Interest Groups Tell Congress Members to Legalize Marijuana Via the MORE Act. But, if You Want Legalization Soon, Less is Likely More.

If you would like the United States government to legalize marijuana soon, I have some good news and some bad news for you.

First, the good news: A group of fourteen organizations calling themselves the Marijuana Justice Coalition on Tuesday sent a letter to United States Congress members encouraging them to cosponsor a bill that would legalize marijuana, with the goal of passing the bill this congressional session, which ends in January.

Among the organizations in the group are the American Civil Liberties Union, Human Rights Watch, and the United Food and Commercial Workers International Union. Also included are the drug war-focused organizations the National Organization for the Reform of Marijuana Laws, the Drug Policy Alliance, and Students for Sensible Drug Policy.

Now for the bad news: The particular bill the organizations are encouraging Congress members to cosponsor “to help ensure its swift passage this Congressional session” is the Marijuana Opportunity Reinvestment and Expungement (MORE) Act (HR 3884). That bill, because it includes in addition to legalization particular provisions that are dealbreakers for many Republicans, appears destined to be dead on arrival in the Republican-majority US Senate and at the White House should it be approved in the US House. In July and November of 2019 articles, I wrote about the MORE Act and how its inclusion of race-based provisions and marijuana business subsidies make the bill seem incapable of gaining much Republican support.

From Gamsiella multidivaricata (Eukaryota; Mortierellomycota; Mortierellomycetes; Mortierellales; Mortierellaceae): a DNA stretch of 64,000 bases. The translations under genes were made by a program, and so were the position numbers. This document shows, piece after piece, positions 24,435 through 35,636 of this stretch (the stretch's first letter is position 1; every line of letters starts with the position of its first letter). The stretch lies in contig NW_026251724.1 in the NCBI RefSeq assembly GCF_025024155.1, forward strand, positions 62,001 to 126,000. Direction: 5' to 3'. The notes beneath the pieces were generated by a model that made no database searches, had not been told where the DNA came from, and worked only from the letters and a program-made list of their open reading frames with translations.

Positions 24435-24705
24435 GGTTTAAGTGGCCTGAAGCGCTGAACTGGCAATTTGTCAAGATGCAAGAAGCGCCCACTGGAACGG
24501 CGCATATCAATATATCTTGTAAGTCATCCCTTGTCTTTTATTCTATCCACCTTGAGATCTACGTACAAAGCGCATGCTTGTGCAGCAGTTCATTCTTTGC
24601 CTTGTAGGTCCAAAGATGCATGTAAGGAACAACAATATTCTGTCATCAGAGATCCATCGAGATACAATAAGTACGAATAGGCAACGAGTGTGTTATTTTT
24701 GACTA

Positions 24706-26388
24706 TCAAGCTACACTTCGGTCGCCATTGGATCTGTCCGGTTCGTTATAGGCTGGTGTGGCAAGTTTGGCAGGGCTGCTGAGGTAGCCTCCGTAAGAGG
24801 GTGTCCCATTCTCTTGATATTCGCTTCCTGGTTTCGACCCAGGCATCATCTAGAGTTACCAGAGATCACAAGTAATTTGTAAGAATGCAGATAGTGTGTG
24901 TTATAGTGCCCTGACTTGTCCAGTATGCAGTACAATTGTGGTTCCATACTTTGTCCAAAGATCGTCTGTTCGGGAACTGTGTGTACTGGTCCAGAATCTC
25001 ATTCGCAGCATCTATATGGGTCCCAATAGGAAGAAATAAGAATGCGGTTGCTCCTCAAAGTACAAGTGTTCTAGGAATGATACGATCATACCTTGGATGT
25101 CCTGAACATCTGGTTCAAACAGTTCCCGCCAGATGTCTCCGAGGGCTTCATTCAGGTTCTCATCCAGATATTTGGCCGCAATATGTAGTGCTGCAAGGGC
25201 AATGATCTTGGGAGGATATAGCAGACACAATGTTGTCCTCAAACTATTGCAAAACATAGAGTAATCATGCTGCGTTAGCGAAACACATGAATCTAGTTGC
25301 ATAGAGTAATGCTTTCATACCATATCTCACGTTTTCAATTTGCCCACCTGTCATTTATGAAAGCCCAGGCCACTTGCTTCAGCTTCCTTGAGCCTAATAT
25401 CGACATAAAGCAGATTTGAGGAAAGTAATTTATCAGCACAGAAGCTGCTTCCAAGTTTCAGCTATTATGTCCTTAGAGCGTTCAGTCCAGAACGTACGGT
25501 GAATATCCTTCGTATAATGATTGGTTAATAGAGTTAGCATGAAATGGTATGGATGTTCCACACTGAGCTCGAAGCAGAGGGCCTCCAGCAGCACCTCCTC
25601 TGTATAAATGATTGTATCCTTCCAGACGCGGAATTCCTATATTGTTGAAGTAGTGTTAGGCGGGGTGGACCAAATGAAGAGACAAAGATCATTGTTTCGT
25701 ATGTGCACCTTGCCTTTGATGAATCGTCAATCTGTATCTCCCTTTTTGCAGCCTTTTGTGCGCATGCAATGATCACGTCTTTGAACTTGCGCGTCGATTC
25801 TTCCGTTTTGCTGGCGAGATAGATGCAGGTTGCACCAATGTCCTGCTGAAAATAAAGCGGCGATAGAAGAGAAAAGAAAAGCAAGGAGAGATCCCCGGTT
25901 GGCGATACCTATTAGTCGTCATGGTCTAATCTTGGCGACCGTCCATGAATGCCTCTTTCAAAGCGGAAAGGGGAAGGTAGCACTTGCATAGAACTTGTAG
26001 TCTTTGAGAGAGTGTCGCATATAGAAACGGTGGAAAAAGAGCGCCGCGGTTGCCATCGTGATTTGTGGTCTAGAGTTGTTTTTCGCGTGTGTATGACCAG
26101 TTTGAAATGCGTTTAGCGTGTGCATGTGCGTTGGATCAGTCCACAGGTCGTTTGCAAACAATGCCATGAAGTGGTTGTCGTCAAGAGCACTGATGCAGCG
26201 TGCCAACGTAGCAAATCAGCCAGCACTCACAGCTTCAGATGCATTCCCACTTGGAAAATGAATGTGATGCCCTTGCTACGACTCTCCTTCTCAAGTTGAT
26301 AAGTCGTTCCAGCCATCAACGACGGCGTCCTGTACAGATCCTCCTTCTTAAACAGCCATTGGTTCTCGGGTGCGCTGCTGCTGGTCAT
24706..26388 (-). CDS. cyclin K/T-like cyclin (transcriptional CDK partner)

If legalizing marijuana soon is the goal, then asking Congress members to cosponsor a simple, clean legalization bill that would appeal to many Republicans would make more sense. Pushing a virtually Democrats-only bill instead appears to rely for success on taking an additional step of Democrats first gaining control of the Senate and presidency in addition to keeping control of the House.

That change in partisan control could be brought about in the upcoming November election. But, if it fails to materialize, the spinning of wheels on the MORE Act will likely be of little or no help in advancing marijuana legalization until at least after the 2022 or 2024 US general election — if ever. What concentrating effort on advancing the MORE Act could do in the meantime is stand in the way of moving forward a stripped-down bipartisan legalization bill.

Reprinted with permission from the Ron Paul Institute for Peace and Prosperity.

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